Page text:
Jerry Greenfield, cofounder of Ben & Jerry’s Homemade Holdings, Inc., shows Ben & Jerry’s new flavour “Imagine Whirled Peace” during a promotional event in New York May 27, 2008
Earlier this week, Jason Fried, the cofounder of productivity software company Basecamp, published a controversial blog post issuing several changes in corporate culture at the popular tech company.
The first item on the list, “No more societal and political discussions on our company Basecamp account,” has sparked the most conversation online.
“Today’s social and political waters are especially choppy. Sensitivities are at 11, and every discussion remotely related to politics, advocacy, or society at large quickly spins away from pleasant,” Fried wrote.
Fried also referred to politics as “not healthy” and “a major distraction” that “saps our energy, and redirects our dialog towards dark places,” concluding that political conversations “can’t happen where the work happens anymore.”
The New York Times noted that Basecamp isn’t the first tech firm to adopt an apolitical stance.
“Basecamp’s move echoes a ban on talking politics at Coinbase, which was enacted in September by its chief executive, Brian Armstrong, prompting dozens of employees to leave the company,” wrote the Times’s Sarah Kessler.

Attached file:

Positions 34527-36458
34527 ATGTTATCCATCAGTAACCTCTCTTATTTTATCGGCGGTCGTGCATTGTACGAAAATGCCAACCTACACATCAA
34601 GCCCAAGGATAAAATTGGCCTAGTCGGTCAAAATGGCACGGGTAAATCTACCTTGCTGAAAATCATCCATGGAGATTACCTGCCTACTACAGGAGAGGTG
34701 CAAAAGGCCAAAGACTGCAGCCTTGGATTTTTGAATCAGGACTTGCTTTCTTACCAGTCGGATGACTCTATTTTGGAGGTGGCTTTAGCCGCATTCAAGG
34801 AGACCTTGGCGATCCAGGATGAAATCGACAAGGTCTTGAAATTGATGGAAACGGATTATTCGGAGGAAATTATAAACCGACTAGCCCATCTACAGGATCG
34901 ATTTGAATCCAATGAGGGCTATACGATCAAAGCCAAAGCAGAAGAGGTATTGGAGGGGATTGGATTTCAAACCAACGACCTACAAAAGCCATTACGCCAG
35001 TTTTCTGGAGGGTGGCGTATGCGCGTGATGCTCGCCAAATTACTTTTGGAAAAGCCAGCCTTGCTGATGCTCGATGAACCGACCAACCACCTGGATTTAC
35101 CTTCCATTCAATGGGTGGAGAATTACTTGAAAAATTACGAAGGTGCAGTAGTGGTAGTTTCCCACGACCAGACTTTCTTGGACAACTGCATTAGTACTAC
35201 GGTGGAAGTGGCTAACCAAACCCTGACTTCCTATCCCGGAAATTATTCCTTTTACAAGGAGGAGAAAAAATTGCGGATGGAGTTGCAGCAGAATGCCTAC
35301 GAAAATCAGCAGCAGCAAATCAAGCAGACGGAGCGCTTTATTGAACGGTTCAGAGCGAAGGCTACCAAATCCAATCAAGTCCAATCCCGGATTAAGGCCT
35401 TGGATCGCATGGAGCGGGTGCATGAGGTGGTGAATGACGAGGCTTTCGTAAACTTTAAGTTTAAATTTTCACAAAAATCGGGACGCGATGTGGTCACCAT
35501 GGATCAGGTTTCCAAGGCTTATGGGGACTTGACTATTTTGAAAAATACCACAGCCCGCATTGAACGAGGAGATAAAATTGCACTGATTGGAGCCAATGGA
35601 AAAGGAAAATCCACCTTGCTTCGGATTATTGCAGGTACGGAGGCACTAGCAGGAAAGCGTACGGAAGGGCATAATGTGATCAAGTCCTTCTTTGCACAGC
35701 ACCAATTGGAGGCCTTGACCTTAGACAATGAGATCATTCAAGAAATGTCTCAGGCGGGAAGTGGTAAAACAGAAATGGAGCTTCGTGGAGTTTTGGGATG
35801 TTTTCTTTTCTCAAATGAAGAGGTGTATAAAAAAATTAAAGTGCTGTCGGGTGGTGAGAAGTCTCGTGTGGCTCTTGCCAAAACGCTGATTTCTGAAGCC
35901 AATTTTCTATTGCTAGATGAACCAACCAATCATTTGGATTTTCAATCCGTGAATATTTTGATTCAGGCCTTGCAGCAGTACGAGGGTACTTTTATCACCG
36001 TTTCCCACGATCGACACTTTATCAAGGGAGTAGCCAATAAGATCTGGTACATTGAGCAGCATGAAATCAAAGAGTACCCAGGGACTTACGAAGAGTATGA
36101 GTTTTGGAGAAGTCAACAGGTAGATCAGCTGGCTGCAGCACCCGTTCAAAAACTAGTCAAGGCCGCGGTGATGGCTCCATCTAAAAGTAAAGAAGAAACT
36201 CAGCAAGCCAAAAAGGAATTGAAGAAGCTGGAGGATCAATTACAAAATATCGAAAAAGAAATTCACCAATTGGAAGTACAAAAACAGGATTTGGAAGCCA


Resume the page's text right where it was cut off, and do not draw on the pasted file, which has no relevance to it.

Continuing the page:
Coinbase and Basecamp likely won’t be the last businesses to attempt a post-political realignment.
The last year has seen increasing corporate involvement in the political space, with many corporations expressing support for Black Lives Matter protesters in the wake of George Floyd’s murder by Officer Derek Chauvin, and storied brands such as Coca-Cola and Delta taking a stand against Georgia Republicans’ attempts to stifle voting rights.
Even as many corporations feel a newfound duty to enter the civic space, it stands to reason that a few edgy companies will try to run counter the trend.